There are a number of ways to do this.  First you could simply convert the image as is to a gray scale image, but this direct conversion almost always results in a ho-hum B/W image.  Although both Photoshop CS4 and CS5 have a B/W adjustment layer, I usually don’t like the results I get from it.  Consequently, I use two procedures which I really like:  a channels mixer adjustment layer, or an image calculations conversion.  In Part 1 of this article,  I used the channels mixer adjustment approach, and the following procedure is what I used to go from this so-so color image to a really cool duo-toned image with some selective focus.

Step 1.  Convert to B/W with Channels Mixer Adjustment Layer
  1. Open in the image in Photoshop.
  2. At the bottom of the layers panel, click on the “Create new fill or adjustment layer” icon, which is the 4th icon from the right.
  3. Select “channel mixer”  from the list of options that appear.  Immediately a channel mixer layer will appear in the layers palette and the options for the layer are shown in the “Adjustments” dialog box.  This box should automatically be shown in CS4 or CS5, but you may have to double click the layer in the layers palette if you have earlier versions.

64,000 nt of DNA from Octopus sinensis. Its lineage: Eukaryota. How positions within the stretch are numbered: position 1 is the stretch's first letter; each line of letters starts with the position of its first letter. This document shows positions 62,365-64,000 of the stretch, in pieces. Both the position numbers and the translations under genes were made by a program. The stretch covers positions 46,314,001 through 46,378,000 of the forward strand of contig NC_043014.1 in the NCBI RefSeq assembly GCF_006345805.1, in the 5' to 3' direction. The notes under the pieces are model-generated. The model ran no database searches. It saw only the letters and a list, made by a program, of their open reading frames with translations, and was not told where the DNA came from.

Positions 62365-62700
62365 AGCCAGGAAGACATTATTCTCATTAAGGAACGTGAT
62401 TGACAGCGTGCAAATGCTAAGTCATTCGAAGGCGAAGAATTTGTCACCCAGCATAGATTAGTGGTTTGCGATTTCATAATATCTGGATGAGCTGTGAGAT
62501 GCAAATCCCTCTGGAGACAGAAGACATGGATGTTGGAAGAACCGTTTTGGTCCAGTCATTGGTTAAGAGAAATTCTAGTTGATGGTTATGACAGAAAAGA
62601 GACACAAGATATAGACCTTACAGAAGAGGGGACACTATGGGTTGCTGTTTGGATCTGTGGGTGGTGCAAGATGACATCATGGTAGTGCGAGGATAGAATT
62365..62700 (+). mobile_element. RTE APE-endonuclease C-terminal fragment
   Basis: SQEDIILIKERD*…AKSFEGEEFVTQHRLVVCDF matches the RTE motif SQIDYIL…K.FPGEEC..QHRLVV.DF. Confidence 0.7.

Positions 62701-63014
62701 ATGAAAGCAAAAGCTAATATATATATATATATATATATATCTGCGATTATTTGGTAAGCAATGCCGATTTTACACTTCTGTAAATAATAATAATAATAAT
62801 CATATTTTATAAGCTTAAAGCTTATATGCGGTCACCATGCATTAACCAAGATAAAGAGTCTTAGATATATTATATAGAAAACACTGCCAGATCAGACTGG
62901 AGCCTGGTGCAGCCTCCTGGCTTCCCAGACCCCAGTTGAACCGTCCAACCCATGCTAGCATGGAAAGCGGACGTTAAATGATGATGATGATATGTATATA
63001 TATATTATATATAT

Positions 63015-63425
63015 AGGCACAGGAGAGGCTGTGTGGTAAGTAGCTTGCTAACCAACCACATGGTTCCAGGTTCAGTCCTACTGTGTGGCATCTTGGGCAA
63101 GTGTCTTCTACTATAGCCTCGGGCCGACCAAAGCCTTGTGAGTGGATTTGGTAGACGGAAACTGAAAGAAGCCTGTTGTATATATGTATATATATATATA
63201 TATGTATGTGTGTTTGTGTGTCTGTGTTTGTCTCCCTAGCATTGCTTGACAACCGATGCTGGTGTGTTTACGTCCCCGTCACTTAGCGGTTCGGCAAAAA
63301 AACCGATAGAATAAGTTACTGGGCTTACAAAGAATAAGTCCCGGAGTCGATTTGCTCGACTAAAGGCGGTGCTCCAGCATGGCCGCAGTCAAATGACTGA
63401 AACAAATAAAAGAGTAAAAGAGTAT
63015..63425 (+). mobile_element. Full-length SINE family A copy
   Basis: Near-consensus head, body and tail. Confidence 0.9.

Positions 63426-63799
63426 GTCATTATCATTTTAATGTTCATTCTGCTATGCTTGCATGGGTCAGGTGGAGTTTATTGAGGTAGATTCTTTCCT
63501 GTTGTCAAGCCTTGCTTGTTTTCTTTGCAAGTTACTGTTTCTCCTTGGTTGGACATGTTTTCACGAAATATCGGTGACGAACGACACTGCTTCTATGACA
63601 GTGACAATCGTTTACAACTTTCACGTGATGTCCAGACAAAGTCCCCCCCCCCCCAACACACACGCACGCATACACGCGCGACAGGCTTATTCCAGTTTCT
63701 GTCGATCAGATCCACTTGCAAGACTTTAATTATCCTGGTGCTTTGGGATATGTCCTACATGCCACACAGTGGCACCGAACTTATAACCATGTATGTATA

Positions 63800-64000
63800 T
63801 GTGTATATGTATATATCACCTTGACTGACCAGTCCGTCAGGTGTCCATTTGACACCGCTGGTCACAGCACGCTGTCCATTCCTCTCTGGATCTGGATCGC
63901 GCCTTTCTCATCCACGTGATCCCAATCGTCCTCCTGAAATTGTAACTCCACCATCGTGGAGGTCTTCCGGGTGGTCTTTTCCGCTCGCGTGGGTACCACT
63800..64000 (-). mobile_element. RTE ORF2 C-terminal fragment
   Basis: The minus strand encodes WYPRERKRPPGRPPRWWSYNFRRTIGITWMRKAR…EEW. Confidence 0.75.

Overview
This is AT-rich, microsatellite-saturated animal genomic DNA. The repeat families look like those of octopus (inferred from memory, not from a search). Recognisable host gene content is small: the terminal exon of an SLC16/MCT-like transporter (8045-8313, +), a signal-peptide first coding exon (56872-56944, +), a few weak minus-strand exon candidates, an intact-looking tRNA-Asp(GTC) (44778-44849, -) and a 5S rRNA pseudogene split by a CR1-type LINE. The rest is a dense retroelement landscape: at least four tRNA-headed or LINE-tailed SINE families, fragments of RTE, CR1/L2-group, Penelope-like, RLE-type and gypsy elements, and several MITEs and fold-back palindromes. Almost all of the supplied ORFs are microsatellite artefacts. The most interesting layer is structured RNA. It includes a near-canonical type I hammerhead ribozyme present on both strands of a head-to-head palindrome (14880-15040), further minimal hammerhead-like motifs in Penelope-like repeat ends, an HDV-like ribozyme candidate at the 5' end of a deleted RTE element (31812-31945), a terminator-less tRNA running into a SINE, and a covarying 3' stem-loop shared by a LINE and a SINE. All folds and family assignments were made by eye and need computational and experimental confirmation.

4. In the adjustment layers palette, click the “monochrome” box, then play around with the 3 color sliders until you get the B/W that looks good to you.  A couple of guidelines for use of the channels mixer adjustment layer.  Pay attention to the “total” value underneath the blue color slider.  Whatever you do with the three sliders, this number should end up somewhere around 100.  Don’t worry if it goes a little high or low, but don’t let it go much above 120-125.  Secondly, don’t touch the constant slider.  If you need to adjust the  overall brightness or contrast of the photo, do it with a “levels” or “curves” adjustment layer.